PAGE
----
Daniels’ idea of Upload gestated for a long time—since 1980s, long before another digital hereafter variant (Black Mirror 3×4) won two Emmys in 2017. Kelly in the “San Junipero” episode was only visiting, not willing to ‘pass over’ permanently because her late husband didn’t want to stay in the world without their daughter who perished ten years ago before the virtual world became accessible.
By the vehemency of her refusal to “pass over” Kelly very much reminds of Gina from Synners, the 1991 novel by Pat Cadigan. Gina loved her creative companion and partner of many years Visual Mark, but was always more rooted in the reality with its nuances and excesses as compared to his submergence in the virtualities. And she refused to follow him irretrievably into the net as she cherished the intensity of life and connections in the real world, her camaraderie and budding love for a renegade former commercial ad creator Gabe Ludovic. With Gabe they literally fight the malignant power-greedy entity in virtual reality to become whole together and emerge to new life outside.
For Kelly, the reason of initial negation is the undeniable reality of the life she had with her husband—49 years of feelings and memories. But in the end she chooses to join York, whom she first married just to give a terminal paraplegic, who due to parents aggressive denial have never actually lived, a way to exist in the simulation. Because for Kelly herself this marriage will be a chance to live with her a life she has never before had the audacity to try – as the song goes:
“In this world we are just beginning // To understand the miracle of living.”
Layers of extra meanings around the concept of virtual heaven on earth are already at least 40 years deep since the emergence of cyberpunk. In Upload we are gliding along some trodden paths, but also look deeper into the economic basis of such added existence. Due to climate change only rich people can afford natural-grown food, everyone else eats 3D-printed, synthesized food. Unemployment might keep you out of heaven.
Richard Amell says, from the position of his character Nathan: “Being uploaded and essentially being owned as a human being, or as intellectual property, by my girlfriend throws a huge wrench in my life. So although I get to continue living, it’s definitely not on my own terms.” [Considine, April 22, 2020]. Starting from the moment he is carted into the clinic after a self-driving car crash, when we see two arrows showing directions to surgery or upload.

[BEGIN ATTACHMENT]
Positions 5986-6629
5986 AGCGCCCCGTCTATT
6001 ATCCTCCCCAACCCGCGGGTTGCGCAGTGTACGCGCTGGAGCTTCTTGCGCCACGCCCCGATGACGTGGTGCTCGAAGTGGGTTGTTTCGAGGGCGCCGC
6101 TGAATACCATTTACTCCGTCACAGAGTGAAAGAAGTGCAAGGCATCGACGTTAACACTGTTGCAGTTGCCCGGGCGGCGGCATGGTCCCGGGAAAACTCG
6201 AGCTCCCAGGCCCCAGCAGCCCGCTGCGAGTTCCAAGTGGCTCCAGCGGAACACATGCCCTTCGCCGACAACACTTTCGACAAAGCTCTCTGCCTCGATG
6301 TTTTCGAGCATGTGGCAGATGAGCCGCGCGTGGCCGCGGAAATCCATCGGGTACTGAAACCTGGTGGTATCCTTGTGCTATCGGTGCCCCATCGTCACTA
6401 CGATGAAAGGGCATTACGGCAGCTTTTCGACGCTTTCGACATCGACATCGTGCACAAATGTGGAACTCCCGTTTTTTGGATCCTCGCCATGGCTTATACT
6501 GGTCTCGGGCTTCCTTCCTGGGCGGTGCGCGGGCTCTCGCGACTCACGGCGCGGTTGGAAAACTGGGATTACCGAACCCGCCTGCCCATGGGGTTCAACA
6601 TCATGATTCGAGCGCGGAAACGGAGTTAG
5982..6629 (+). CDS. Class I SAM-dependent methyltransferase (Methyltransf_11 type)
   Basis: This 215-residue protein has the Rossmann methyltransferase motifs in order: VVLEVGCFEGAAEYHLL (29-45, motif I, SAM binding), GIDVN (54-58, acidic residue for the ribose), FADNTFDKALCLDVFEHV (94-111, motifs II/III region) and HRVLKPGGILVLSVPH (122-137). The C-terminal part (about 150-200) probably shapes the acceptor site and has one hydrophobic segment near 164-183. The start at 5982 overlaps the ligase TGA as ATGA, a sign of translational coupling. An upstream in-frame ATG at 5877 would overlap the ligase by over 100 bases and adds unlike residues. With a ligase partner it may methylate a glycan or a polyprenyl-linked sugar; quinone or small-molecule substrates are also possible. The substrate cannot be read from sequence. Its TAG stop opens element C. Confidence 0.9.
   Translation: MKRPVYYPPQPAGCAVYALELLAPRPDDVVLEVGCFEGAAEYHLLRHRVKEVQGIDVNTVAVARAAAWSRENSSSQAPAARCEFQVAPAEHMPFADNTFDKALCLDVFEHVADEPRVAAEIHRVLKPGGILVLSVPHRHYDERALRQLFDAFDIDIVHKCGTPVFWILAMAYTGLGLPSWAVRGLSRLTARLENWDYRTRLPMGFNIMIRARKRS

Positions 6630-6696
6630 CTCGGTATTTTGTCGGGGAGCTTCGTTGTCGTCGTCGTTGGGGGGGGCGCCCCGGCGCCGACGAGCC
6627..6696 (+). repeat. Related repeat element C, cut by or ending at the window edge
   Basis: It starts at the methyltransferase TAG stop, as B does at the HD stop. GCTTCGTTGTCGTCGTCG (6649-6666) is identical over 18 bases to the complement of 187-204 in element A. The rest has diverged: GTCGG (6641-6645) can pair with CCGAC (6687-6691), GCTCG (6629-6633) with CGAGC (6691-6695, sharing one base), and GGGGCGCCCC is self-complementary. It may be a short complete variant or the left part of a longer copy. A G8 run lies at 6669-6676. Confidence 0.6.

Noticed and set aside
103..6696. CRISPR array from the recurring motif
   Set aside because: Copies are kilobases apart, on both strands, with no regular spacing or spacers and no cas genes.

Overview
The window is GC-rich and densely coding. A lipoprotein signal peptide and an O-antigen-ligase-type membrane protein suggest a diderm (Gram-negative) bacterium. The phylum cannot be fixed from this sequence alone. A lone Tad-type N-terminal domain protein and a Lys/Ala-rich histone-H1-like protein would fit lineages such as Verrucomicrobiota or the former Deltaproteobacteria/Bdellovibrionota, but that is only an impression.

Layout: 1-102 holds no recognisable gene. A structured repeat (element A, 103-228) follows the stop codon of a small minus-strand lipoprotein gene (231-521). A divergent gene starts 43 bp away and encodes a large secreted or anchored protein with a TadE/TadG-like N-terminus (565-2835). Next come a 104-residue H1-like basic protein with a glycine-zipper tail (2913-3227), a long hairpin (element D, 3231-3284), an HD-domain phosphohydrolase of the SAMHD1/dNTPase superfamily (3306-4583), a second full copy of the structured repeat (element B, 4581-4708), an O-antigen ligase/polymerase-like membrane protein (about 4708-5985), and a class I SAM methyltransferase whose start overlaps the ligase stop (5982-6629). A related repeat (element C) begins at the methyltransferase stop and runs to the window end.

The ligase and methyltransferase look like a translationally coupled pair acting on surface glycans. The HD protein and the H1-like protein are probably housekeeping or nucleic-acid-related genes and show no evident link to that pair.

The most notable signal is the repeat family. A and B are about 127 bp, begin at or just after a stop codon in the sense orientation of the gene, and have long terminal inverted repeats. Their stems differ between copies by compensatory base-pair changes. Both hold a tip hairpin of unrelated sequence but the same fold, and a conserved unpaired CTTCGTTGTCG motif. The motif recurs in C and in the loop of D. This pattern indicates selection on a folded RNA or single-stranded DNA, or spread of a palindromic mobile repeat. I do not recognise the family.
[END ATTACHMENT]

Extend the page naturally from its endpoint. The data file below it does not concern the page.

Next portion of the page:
Nathan chooses then to go searching for a way to free himself in other layers of virtual existence which appear to be less developed and more precarious, and in the season finale, when it appears he needs to sort out his previous life, moves consciously to the lowest level of Lakeview of “Two Gigs” – where freedom to function is limited by 2 GB of memory a month.
Upload here follows the same path as Cadigan’s classic cyberpunk, which Gwyneth Jones called “a prescient investigation of the unholy marriage between digital technology and the profit motive” [Jones, 2003]
Genuine feelings help to break away from the routine and malignant cycles—be it of societal conventions or corporate greed. Any comedy becomes possible upon the theme gaining a certain amount of stereotypes to overcome. With virtual reality, it is its very possibility to replace reality. This assumption contains a deep pocket of uncanny allusions throughout SF literature and film. Upload advent may designate that we as a community of readers and viewers might have arrived to the point where the authors found the way to create safe markers in the virtual world making possible to navigate it without totally loosing oneself there. And they appear to exist in old human feelings the veracity of which serves as a compass.
- Cadigan, Pat. Synners. NY,Bantam Books, 1991
- Considine, Austin. With ‘Upload,’ Greg Daniels Takes a Leap Into the Great Unknown. The New York Times, April 22, 2020 https://www.nytimes.com/2020/04/22/arts/television/upload-amazon.html
- Jones, Gwyneth. Top 10 science fiction by women writers, Guardian, December 8,2003
- Izon, Juliet. How Production Designer Rachel O’Toole Created Upload’s Brilliant Near-Future Sets, Architectural Digest, May 2020 https://www.architecturaldigest.com/story/upload-set-design